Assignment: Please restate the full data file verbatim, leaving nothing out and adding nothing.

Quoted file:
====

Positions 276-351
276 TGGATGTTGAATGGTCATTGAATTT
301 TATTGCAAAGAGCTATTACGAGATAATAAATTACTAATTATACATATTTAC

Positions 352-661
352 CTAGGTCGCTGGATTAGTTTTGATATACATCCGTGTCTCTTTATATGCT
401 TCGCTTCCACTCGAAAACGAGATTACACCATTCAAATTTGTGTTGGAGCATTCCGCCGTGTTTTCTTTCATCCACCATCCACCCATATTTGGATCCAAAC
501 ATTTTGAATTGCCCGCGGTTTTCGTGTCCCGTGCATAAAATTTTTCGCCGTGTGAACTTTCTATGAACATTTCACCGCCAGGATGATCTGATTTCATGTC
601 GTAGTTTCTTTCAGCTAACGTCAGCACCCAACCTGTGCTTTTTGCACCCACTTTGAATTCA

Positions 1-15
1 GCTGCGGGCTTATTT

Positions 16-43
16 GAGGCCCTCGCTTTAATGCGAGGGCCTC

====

Positions 276-351
276 TGGATGTTGAATGGTCATTGAATTT
301 TATTGCAAAGAGCTATTACGAGATAATAAATTACTAATTATACATATTTAC

Positions 352-661
352 CTAGGTCGCTGGATTAGTTTTGATATACATCCGTGTCTCTTTATATGCT
401 TCGCTTCCACTCGAAAACGAGATTACACCATTCAAATTTGTGTTGGAGCATTCCGCCGTGTTTTCTTTCATCCACCATCCACCCATATTTGGATCCAAAC
501 ATTTTGAATTGCCCGCGGTTTTCGTGTCCCGTGCATAAAATTTTTCGCCGTGTGAACTTTCTATGAACATTTCACCGCCAGGATGATCTGATTTCATGTC
601 GTAGTTTCTTTCAGCTAACGTCAGCACCCAACCTGTGCTTTTTGCACCCACTTTGAATTCA

Positions 1-15
1 GCTGCGGGCTTATTT

Positions 16-43
16 GAGGCCCTCGCTTTAATGCGAGGGCCTC